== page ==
The bar itself is illusory. Intelligence is not a discrete quantized quality, and certainly not binary in nature. It's a continuum. There won't be a point in time where "real" artificial intelligence is created.

One day we will stop arguing whether true artificial intelligence can be created and start arguing about when it happened.

about 2 months ago
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Amazon Confirms Hachette Spat Is To "Get a Better Deal"

nut Re:Books aren't special (211 comments)

Nor has he shown that books are not fungible. He has only shown that books are not necessarily fungible between titles. (Of course even that is debatable, as it depends on the personal sensibilities of the consumer.) Two copies of the same book are clearly fungible. This is implicit in the fact that Amazon sells "the same book" to two different people in two separate transactions. Presumably the two readers don't care which book rolled off the press first.

about 3 months ago
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U.S. Drone Attack Strategy Against Al-Qaeda May Be Wrong

nut Re:Anti-Drone arguments are so frequently flawed. (433 comments)

The problem with the VAST majority of criticisms against drone warfare is this: /They don't cite alternatives./

This is the most blatant straw-man argument I have ever seen. You don't target the actual study named in the story, but some nebulous cloud of "... majority of [all] criticisms."

You imply this is a criticism of intervention policy generally.

Drones are incidental to the intervention policy...

It is not. It is a specific criticism of the current use of drones as a strategy.

And finally I take issue with your assertion that a criticism should be required to suggest an alternative.

I am wearing a dead toad around my neck to ward off the plague. You argue that all available statistical evidence shows that wearing dead toads has no effect on whether or not a person will contract the plague.

The fact that you don't provide an alternative to dead toads doesn't change the fact that my dead toad is completely ineffective.

about 2 months ago
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Ubuntu Linux 14.04 LTS Trusty Tahr Released

nut Re:*Yawn* I'll Wait for the Mint Edition (179 comments)

... especially given Shuttleworth's complete and utter contempt for the open source community.

He's giving it away for free. You don't have to use it.

about 4 months ago
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Crowd Wisdom Better At Predictions Than Top CIA Analysts

nut Re:Reminds me of the Policy Analysis Market (136 comments)

Back in 2003, there was a similar system called the Policy Analysis Market (PAM) that was close to being implemented. It got deep-sixed by some world-class idiots from Congress ...

Maybe they weren't idiots. Maybe the were protecting a lucrative after-Congress job market...

about 4 months ago
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Kim Dotcom Launches Political Party In New Zealand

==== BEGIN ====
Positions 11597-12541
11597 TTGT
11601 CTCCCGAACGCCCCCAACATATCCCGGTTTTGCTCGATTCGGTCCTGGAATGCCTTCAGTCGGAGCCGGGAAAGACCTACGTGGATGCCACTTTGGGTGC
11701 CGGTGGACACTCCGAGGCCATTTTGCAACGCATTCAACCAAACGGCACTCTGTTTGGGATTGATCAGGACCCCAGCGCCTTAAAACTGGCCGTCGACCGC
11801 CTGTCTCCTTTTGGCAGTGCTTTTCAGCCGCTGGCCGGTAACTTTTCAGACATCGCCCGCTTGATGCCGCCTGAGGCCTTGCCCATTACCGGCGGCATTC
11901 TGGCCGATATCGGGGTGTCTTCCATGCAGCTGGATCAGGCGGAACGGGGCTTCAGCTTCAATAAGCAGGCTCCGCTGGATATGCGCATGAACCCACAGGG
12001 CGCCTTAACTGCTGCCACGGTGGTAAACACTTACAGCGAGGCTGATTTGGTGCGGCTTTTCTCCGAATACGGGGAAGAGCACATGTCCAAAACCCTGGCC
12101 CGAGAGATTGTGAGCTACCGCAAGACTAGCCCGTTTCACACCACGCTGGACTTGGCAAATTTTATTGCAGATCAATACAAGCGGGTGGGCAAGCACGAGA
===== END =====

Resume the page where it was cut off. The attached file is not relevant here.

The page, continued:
nut Re:Something else he should promise... (133 comments)

Oh, and the Mein Kampf thing is a desperate attempt by incumbent political parties to discredit him - so he doesn't get in a position to be kingmaker.

about 5 months ago
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Kim Dotcom Launches Political Party In New Zealand

nut Re:Something else he should promise... (133 comments)

It's for exactly that reason that he gets any traction in public opinion in NZ. The first time he came to the attention of most Kiwis at all was when the NZ police raided his house with swat teams, helicopters and the works at the behest of US law enforcement. For ... copyright infringement.

Then it turned out that our intelligence services had been spying on him illegally, (along with 80 or so other foreign-born NZ residents) Some of our politicians had been taking political donations from him and later denying all knowledge, and our Prime Minister claimed to know nothing about the illegal spying despite being briefed on it 12 months earlier

In addition FBI agents in NZ sent copies of his personal files to the US despite the ruling of NZ courts.

In essence, our local politicians and law enforcement acted like such complete and total dickwads that they made even a guy like Kim Dotcom look the good guy by comparison. The let him into the country for his money, despite his convictions. Then when the US law enforcement came knocking they turned on him like a bunch of weasels.

In fact public opinion is starrting to swing against him. Kiwis typically aren't impressed by the kind of excess and showboating he is famous for. I don't think is party will get that many votes, but in a country the size of NZ, and due to the peculiarities of our version of MMP, a small party can sometimes gain a couple of seats and be in a position to act as kingmaker.

about 5 months ago
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Silicon Valley Anti-Poaching Cartel Went Beyond a Few Tech Firms

nut Re:is it illegal? (137 comments)

It is a restraint of trade. If it was built into a contract it would be unenforceable at the least, probably illegal in many jurisdictions, although some restrictions in employment contracts are enforceable provided they are, "reasonable."

It tells you something that it had to be a gentleman's agreement. I'm sure if they could have legally put it into employment contracts they would have.

about 5 months ago